06/02/2010, 10:56 PM
(This post was last modified: 06/02/2010, 11:50 PM by sheldonison.)

(06/02/2010, 10:13 PM)tommy1729 Wrote: thanks for the reply.How do you calculate f(x,y)? I would drop the "x" term entirely... I calculate f(y) using the superfunction equation I gave. If f(z)=2^z is a small number, then it approximates the behavior of the superfunction for 2sinh. Do you have a different equation, and could you share it?

that is intresting.

however i dont think it is the same ,

i do it differently , although the end result may be the same ;

for real x and y , both >=0 :

let g(x,y) be the y'th iterate of exp(x) evaluated at x.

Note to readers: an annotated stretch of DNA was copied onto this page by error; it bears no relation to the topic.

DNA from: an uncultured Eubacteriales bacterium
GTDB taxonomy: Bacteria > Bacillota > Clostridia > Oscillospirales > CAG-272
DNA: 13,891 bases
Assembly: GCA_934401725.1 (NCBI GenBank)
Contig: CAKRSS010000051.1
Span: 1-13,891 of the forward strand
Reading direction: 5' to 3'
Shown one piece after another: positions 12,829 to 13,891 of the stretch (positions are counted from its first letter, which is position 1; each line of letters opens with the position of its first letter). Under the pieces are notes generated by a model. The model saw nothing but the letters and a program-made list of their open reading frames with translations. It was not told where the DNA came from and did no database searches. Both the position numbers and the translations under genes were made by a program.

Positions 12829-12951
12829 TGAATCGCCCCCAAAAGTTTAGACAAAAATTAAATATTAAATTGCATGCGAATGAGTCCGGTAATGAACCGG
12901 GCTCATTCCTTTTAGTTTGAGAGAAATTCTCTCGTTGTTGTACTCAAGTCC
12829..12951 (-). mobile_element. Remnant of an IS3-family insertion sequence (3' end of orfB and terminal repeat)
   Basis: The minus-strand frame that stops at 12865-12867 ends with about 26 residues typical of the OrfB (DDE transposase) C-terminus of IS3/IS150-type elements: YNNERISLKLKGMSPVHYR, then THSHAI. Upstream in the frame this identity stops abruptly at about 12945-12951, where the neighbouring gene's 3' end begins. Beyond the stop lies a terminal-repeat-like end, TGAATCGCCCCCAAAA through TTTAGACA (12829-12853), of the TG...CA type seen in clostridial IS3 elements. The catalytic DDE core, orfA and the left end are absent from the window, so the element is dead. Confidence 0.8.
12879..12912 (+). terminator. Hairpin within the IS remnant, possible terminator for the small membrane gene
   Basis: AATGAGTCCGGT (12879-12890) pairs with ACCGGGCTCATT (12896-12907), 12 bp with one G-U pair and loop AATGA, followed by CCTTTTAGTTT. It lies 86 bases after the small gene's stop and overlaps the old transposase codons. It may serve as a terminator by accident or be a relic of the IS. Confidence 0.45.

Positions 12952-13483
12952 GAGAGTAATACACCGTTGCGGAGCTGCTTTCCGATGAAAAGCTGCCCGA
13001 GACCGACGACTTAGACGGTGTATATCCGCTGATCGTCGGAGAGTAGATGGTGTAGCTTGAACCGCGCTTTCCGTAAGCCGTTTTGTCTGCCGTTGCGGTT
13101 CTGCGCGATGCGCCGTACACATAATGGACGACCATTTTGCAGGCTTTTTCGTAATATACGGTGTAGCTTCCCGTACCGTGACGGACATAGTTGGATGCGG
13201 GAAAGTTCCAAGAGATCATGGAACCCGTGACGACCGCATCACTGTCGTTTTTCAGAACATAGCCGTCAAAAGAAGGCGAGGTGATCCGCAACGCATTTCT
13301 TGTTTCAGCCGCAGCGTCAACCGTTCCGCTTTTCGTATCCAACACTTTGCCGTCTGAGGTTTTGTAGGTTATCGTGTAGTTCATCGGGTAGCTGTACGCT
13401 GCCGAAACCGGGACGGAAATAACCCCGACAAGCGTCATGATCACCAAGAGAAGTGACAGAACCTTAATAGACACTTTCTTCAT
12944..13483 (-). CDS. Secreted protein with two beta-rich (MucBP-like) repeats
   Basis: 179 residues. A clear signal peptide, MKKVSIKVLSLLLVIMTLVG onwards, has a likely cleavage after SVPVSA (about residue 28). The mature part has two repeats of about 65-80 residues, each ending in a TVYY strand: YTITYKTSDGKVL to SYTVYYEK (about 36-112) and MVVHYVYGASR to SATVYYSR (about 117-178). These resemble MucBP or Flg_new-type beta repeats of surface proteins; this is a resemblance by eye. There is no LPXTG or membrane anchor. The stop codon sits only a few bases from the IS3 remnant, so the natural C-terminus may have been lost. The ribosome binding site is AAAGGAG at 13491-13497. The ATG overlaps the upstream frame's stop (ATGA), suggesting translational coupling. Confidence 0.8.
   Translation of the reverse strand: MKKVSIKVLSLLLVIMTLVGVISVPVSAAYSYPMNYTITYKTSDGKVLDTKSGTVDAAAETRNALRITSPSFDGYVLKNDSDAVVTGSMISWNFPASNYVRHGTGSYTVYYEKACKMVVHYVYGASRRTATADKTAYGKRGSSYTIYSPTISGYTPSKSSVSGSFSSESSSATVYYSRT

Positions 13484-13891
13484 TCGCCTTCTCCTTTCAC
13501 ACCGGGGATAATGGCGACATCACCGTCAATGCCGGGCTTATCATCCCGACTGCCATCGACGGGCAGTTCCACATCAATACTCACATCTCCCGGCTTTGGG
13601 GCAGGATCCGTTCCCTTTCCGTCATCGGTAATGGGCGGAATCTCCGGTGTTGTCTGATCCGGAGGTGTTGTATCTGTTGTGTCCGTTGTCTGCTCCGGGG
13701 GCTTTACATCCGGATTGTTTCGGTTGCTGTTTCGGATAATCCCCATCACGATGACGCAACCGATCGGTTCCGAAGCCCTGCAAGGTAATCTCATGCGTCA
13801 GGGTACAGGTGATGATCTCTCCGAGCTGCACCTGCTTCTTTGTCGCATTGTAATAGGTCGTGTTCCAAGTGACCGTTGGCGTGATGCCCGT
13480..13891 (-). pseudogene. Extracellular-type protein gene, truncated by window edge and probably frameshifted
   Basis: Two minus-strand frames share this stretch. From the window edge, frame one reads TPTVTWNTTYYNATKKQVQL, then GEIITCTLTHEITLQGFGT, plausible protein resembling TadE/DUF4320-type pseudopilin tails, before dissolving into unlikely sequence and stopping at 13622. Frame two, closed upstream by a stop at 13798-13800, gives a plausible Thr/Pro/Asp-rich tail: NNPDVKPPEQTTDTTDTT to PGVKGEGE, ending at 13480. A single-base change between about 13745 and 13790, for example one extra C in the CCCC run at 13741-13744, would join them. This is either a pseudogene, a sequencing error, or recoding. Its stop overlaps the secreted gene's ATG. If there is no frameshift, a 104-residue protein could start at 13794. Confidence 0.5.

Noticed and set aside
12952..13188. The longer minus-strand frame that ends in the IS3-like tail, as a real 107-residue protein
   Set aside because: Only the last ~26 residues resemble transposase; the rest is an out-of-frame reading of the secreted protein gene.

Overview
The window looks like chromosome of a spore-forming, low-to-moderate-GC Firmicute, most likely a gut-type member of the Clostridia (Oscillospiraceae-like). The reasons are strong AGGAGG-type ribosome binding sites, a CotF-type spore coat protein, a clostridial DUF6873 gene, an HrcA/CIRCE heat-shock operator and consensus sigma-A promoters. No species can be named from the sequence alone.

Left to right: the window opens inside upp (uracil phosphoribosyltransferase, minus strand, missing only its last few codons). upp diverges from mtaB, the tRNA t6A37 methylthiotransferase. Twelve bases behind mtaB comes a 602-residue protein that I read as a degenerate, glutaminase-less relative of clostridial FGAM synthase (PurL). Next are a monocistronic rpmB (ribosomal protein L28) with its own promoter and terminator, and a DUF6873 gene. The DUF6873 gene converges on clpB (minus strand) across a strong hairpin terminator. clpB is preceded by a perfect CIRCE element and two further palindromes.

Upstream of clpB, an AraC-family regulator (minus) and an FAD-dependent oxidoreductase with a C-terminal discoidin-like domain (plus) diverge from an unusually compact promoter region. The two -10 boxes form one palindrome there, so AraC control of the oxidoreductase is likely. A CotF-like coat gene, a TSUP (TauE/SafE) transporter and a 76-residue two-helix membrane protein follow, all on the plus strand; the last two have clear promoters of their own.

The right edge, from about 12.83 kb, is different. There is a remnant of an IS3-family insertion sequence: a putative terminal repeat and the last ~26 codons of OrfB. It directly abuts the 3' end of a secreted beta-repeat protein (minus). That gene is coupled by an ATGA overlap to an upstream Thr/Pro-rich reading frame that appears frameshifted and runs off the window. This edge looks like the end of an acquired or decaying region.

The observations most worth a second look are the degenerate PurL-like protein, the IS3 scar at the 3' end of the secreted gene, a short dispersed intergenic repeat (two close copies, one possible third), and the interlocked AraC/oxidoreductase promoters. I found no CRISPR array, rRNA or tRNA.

let f(x,y) be the y'th iterate of 2 sinh(x) evaluated at x.

After that, do you agree that converting from your f(y) to g(y) by iterating natural logarithms would appear to be exactly the same? Here, the superfunction <=> f(y), and TommySexp <=> g(y). The only reason I threw in the "k" constant was so that the resulting sexp_e(z) can be normalized so that TommySexp_e(0)=1. Otherwise, with the k constant=0, I get TommySexp(0)=0.92715... The value I'm using for k is 0.067838366.

Quote:then g(x,y) = lim k -> ooNope, certainly didn't, nor do I understand it But if it holds in the complex plane, that would really be something, since g and f are such different functions. f is the super function of 2sinh, and g is the iterated natural logarithm (n times) of f(z+n). Do you think g(x) is analytic (as n=>oo)?

log log log ... (k times ) [f( g(x,k) ,y)]

regards

tommy1729

btw g(x,y) satisfies ( derivative with respect to x )

g'(x,y) / g'(exp(x),y) = exp(x)/F(exp(x)

but i guess you already knew that.